Church Structure

We all know church structure can be confusing at the best of times so if you're curious about how the Priory fits in with other churches nearby, then carry on reading.

Other Christian Churches in Leominster

Let's start local. We’re really pleased at how closely the Priory works with other Christian communities in Leominster. Churches Together in Leominster is quite active, not only praying together during the Week of Prayer for Christian Unity and putting on a passion play in Corn Square every few years, but also working closely to run Leominster’s Food Bank. You can find out more about Churches Together in Herefordshire on their website.

The Leominster Team Ministry

First and foremost, the Priory is part of the Leominster Team Ministry. This is a group of 22 Anglican parishes (and one Methodist Chapel that’s honorarily part of it!) – and yes, that is a big group, even by rural Church of England standards! As is given away in the name, this group is looked after by a ‘Team’ of clergy (including some ‘retired’ clergy), Lay Readers, and Lay Pioneers – you can find out more about the people who are particularly involved with the Priory on ‘The Staff Team’ page. 

 

This Team is then split into three Groups to make it a bit easier to manage. You can find out more about Rev. Matthew Burns and the Western Group (Dilwyn, Orleton, Brimfield, Eyton, Eye, Yarpole, Croft, Luston, Ivington, and Monkland) at their website here. (More or less) on the other side of the A49, we find Rev. Rufus Noy looking after the Eastern Parishes (Stoke Prior, Kimbolton, Hamnish, Hatfield, Ford, Hope-under-Dinmore, Pudleston, Bockleton, Middleton-on-the-Hill, Leysters, Humber, and Docklow). They also have a website that you can explore here. The third ‘group’ is the Priory, which may sound a bit odd, but because it’s so much bigger and in a market town rather than village, it runs a bit differently to the villages around it so we are, in a way, a group of one. 

 

Leominster Deanery

Leominster Deanery consists of the Team and several other local groups of parishes.  It’s one of the only church groupings that doesn’t have a ‘civilian’ equivalent, but it’s essentially a group of churches that can share resources, ideas and support across the area. It too has a website if you're curious: http://www.ldsynod.btck.co.uk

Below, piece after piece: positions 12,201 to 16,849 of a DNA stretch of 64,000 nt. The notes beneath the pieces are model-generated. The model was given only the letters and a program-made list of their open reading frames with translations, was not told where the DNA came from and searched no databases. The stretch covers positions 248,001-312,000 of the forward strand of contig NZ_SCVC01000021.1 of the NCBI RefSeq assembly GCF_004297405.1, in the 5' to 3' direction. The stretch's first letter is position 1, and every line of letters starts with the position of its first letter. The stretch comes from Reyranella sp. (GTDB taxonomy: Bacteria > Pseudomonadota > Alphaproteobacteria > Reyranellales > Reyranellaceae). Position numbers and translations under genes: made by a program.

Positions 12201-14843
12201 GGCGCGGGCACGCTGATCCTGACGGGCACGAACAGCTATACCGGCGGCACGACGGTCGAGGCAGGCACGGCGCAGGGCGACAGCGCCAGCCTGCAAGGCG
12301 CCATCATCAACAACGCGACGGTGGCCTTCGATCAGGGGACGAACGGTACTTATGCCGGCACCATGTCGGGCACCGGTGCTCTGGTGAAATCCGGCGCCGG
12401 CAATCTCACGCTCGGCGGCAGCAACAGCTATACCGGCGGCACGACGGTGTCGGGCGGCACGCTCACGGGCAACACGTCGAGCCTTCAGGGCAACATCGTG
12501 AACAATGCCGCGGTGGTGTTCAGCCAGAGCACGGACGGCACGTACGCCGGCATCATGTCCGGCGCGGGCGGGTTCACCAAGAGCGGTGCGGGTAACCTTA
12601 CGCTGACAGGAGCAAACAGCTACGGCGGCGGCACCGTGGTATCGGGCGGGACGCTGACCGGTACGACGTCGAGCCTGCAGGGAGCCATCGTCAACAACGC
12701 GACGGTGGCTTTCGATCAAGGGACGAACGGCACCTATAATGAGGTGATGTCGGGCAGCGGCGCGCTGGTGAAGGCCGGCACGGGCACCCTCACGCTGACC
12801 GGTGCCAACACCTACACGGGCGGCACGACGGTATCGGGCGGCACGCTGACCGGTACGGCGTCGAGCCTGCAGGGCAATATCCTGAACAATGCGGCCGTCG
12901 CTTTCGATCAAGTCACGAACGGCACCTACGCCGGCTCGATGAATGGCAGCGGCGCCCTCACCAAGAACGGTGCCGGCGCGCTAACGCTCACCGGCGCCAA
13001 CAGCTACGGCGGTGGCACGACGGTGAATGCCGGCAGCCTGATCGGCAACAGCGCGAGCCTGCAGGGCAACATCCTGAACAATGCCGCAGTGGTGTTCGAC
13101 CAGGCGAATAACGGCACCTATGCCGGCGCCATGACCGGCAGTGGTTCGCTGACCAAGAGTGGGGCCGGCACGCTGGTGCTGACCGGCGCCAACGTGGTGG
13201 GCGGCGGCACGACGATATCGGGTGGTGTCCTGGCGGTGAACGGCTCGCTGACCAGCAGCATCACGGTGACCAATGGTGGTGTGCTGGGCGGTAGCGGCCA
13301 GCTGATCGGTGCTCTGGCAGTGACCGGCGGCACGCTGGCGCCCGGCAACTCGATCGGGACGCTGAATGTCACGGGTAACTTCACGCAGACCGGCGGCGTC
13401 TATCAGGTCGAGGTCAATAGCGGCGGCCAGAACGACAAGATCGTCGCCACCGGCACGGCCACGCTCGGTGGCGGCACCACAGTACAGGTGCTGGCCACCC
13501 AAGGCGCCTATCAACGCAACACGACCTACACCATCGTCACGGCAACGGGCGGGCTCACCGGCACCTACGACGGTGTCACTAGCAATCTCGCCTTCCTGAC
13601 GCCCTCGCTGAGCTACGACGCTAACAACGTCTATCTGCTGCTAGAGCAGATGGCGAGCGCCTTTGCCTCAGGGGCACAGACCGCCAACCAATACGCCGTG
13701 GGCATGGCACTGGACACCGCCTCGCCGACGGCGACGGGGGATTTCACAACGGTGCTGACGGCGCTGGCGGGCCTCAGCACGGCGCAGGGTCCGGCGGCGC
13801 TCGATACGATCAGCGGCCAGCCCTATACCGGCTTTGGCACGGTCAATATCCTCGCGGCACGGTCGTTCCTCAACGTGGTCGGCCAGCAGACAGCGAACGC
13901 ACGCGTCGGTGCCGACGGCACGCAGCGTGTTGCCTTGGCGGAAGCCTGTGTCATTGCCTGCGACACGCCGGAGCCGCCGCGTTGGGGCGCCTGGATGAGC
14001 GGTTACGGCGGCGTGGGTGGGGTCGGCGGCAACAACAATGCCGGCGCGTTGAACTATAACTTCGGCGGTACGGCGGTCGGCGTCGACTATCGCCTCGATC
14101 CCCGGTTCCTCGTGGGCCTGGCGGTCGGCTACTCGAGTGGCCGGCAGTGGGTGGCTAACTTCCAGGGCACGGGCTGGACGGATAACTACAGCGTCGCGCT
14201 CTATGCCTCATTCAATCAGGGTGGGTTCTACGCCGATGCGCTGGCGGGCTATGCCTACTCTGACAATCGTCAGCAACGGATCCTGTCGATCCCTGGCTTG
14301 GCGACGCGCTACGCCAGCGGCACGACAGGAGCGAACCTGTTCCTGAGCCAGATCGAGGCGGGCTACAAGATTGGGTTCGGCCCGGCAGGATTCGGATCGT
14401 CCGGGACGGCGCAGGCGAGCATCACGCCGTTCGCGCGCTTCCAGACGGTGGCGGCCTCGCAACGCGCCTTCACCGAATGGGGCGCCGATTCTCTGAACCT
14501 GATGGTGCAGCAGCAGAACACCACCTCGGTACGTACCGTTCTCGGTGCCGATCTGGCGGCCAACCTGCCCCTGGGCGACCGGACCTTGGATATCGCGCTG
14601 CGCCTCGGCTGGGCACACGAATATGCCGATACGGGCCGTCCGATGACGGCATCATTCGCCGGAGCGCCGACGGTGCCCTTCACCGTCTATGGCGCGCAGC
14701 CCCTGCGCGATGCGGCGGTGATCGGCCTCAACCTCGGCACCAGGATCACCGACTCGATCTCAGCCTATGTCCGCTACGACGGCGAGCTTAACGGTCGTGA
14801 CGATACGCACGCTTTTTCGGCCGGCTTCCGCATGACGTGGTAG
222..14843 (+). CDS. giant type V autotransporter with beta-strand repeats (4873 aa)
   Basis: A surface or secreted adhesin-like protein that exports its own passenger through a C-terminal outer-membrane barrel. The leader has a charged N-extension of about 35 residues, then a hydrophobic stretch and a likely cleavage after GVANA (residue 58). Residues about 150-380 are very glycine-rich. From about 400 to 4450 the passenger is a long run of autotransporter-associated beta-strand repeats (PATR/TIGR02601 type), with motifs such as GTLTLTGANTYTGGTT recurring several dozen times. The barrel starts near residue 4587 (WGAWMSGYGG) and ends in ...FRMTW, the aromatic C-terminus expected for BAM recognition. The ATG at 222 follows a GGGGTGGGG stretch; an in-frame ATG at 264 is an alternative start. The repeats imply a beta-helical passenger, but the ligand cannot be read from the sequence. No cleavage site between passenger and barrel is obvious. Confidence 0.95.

The Diocese of Hereford

The Diocese of Hereford is, roughly speaking, the county of Herefordshire, the southern bit of Shropshire, and a few more churches in Wales and Worcestershire thrown in for good measure. It’s the most rural diocese in the Church of England by quite a long way, and is also very old, as dioceses go – with the appointment of Bishop Richard (the 7th) as the 106th Bishop of Hereford, we overtook Canterbury, who have had a mere 105 bishops, including ++Justin. 

 

The Church of England

Which leads us nicely to the Church of England, which is the ‘national church’ in England and has the catchy tagline ‘A Christian Presence in Every Community’. It developed out of the Roman Catholic tradition, but took a slightly different path in the 16th Century (the famous Tudors of school history!) As a national, and ‘broad’ church, the Church of England has been deeply influenced by all sorts of Christian traditions through the centuries and is home to a massive range of expressions of Christianity. Being a national church has its perks (e.g. getting to officiate at royal weddings) but is first and foremost a commitment to serve: The Church of England has a duty of care to literally anyone and everyone who finds themselves in that parish – no membership necessary. So when we say all are welcome, we really mean it. We’re here for you – whoever you are. 


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